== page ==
Learn to Embrace Your Bad Beats

Published On: 30 January 2008 / Modified: 21 October 2017
Created By: Henrik Nilsson-Dahlbom
Poker Table

It never ceases to amaze me how bad some people play poker online.

I'm not talking about going all-in with that second pair on the flop or with 9Ts pre-flop - oh no. That might be justified sometimes.

I'm talking about these mind-bogglingly stupid moves where you're not sure if your opponent clicked on the call button by accident or if he is just clinically brain dead. Moves where you don't think it's possible there is any kind of thought process behind them whatsoever.

Many of these probably just slip your mind because you rake in the pot and proceed to the next hand. Sometimes you might not even realize how bad your opponent played because you never checked the hand history.

But some of these situations stick in your mind - usually the ones when your opponent actually hit his miracle hand. And you're sitting there gasping for air not knowing whether to laugh or to cry.

I played a hand like that earlier this week. I was sitting at a quite loose (even by Omaha standards) five-handed $5-$5 Pot-Limit Omaha table on the Ongame network.

Most players were seeing the flop no matter the cost, and you could say that I put myself in trouble when I limp-raised from a bad position to try and narrow the field (but I had a very strong hand):

Seat 1: Henrik ($616.25 in chips) [J A A T]

Seat 4: Player 2 ($514.75 in chips)

Seat 8: Player 3 ($396 in chips)

Seat 9: Player 4 ($508.10 in chips)

Seat 10: Player 5 ($849 in chips)

Player 4 posts blind ($5), Player 5 posts blind ($5).

Henrik calls $5, Player 2 bets $25, Player 3 calls $25, Player 4 calls $20, Player 5 folds, Henrik bets $125, Player 2 calls $105, Player 3 calls $105, Player 4 calls $105.

FLOP [board cards: 2 Q 2]
Player 4 checks, Henrik bets $155, Player 2 folds, Player 3 calls $155, Player 4 folds.

TURN [board cards: 2 Q 2 7]
Henrik bets $222, Player 3 calls $111 and is all-in.

RIVER [board cards: 2 Q 2 7 2]

Henrik shows [J A A T ]
Player 3 shows [7 K A 7]
Player 3 wins $1,054.

I'm not going to whine about my bad luck; stuff like this happens when you play a lot of poker and I love the fact many players have wishful thinking as their main asset at the poker table.

I have tried to analyze the hand, but I can't even begin to imagine what the guy was thinking (Player 3) when he called on the flop. A problem when you make a limp-raise under the gun in Omaha, as I did, is that most players "know" that you have the aces.

I probably wouldn't have done it in this situation with any AAxx hand, but AAJTs is a very strong hand and I'm prepared to commit a lot of chips even if my position is bad. Ideally I would have been able to make a larger raise, but I thought my pot bet at least would decrease the number of opponents.

I was wrong.

Well, back to the flop. 2 Q 2 is a pretty good flop (in my book) when you hold the aces in Omaha. It eliminates the risk of getting beat by two pair and the only hands I'm scared of are the ones containing a two or two queens.

With slightly over $500 in the pot I think about $150 is a good-sized bet here. Most players that haven't got me beat will fold, because there are no draws out there, and if someone calls with a hand like KKxx or Qxxx I'm still way ahead. (If I get re-raised I will have to re-evaluate the situation.)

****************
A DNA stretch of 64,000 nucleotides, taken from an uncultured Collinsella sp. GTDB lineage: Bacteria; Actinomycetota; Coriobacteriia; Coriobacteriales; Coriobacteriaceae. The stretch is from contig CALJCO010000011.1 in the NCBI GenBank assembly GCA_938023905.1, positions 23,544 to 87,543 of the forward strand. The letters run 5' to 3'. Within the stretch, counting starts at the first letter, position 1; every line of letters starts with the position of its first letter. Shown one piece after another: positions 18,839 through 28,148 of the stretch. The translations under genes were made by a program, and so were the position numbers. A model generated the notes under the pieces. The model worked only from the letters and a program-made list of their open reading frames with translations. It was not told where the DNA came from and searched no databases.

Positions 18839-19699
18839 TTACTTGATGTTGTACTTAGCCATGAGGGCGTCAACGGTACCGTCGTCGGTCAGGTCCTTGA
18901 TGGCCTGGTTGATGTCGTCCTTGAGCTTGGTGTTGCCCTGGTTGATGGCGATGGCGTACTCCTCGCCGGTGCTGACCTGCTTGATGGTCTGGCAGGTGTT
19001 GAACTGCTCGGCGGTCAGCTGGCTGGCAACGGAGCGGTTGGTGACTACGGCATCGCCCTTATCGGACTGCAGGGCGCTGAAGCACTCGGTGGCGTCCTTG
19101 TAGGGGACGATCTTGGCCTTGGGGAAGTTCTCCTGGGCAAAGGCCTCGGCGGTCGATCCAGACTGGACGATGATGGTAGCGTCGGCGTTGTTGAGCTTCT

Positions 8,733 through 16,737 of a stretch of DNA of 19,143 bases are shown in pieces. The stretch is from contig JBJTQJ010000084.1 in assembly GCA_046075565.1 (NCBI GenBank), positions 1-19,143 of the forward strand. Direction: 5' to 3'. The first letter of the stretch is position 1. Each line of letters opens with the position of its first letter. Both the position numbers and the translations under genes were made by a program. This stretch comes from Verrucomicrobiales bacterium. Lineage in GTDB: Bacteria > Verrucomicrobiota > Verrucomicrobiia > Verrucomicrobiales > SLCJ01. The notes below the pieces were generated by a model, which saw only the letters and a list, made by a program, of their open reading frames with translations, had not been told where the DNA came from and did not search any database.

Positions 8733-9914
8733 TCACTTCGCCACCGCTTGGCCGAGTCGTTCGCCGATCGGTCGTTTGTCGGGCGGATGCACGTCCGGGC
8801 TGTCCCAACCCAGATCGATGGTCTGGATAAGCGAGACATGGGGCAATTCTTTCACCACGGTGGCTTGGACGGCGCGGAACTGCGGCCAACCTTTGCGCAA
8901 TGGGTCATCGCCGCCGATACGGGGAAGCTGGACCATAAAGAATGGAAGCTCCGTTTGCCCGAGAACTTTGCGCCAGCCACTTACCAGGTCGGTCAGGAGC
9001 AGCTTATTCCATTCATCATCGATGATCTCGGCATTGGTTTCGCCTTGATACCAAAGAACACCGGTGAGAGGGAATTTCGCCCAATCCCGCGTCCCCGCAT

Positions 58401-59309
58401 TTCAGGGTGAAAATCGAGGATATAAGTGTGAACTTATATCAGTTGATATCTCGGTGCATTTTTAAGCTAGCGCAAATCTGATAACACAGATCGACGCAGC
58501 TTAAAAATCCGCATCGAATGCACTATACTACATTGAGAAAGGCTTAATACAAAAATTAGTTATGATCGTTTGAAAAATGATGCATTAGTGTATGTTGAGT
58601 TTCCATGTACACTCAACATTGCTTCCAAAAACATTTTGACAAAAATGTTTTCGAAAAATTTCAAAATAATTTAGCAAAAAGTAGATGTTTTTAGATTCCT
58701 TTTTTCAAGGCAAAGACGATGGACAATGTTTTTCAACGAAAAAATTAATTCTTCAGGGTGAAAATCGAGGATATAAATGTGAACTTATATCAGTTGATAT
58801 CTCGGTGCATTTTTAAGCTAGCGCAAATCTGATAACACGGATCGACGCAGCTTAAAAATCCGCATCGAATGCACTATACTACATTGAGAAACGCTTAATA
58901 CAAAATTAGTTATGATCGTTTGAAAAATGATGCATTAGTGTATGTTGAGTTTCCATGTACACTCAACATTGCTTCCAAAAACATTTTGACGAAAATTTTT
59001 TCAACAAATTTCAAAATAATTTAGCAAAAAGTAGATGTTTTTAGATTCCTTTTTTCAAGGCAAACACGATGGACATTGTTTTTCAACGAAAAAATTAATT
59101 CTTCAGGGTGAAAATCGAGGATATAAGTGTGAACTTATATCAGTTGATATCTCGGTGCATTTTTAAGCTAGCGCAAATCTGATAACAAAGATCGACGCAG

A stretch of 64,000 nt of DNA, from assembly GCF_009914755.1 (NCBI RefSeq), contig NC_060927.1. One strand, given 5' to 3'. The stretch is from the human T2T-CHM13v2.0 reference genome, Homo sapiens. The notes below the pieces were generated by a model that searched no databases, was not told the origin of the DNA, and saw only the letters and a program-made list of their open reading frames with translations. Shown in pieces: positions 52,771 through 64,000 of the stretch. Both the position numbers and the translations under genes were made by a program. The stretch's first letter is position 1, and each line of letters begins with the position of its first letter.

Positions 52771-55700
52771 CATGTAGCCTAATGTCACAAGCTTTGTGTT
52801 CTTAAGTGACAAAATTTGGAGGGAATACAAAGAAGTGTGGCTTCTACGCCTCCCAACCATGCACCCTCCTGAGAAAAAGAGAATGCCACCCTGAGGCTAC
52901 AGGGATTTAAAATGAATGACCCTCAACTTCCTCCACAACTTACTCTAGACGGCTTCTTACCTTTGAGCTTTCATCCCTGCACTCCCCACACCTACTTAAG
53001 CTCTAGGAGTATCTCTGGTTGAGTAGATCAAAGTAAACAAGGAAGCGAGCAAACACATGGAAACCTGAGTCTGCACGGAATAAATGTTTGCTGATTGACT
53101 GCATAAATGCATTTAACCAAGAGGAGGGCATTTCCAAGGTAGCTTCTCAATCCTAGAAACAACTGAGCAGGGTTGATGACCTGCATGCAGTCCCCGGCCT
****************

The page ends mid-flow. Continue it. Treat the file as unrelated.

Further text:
The aim is to pick up the pot right there or get someone to make a bad call.

Well you could say that I succeeded with the latter. What was Player 3 thinking?? My guess is he wasn't. He holds an underpair on a paired board. And if his opponent holds aces or better he has a very slim chance of winning.

His call pre-flop with 7 K A 7 is questionable to say the least, but that's Omaha; Many players will play any hand no matter the cost. I guess the attitude is anything can happen when you hold four cards.

But most players at least have the sense to release their hands on the flop when they miss. Well, as long as you have outs... right?

And this is what makes poker so wonderful. Anything can happen, and if a player that is ready to risk his whole stack on an underpair on a paired board didn't occasionally hit his two-outer, the game wouldn't be as juicy as it is.

So embrace the opponents that play like they are blindfolded. Don't curse them out in the chat when they hit their miracle hand (as I used to do). They're the ones that make online poker profitable for the rest of us.

Or at least I keep telling myself that when I stare in disbelief at the screen, not knowing whether to laugh or to cry.


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Sean Lind 2008-09-09 17:43:00

A thought on your post there Adam.

If you raise less preflop (with the intention of keeping pots smaller, thus reducing pot committance) you will allow a wider range of possible starting hands to see a flop. If you're consistently allowing more hands to see flops against your big ones, that would increase the odds of having your hand cracked, or facing a bad beat,

Also, smaller raises make it easier for players in earlier position to call you, once they call, the players in middle to late position are now getting odds to make the call with most anything. You end up with a large pot contested by 6 players.

Ian(Trigger1964)Thompson 2008-06-23 20:07:00

I had to look at this post a few times just incase I wrote it. Hooray for the fish,and keep staring at that screen coz it's gonna keep occurring



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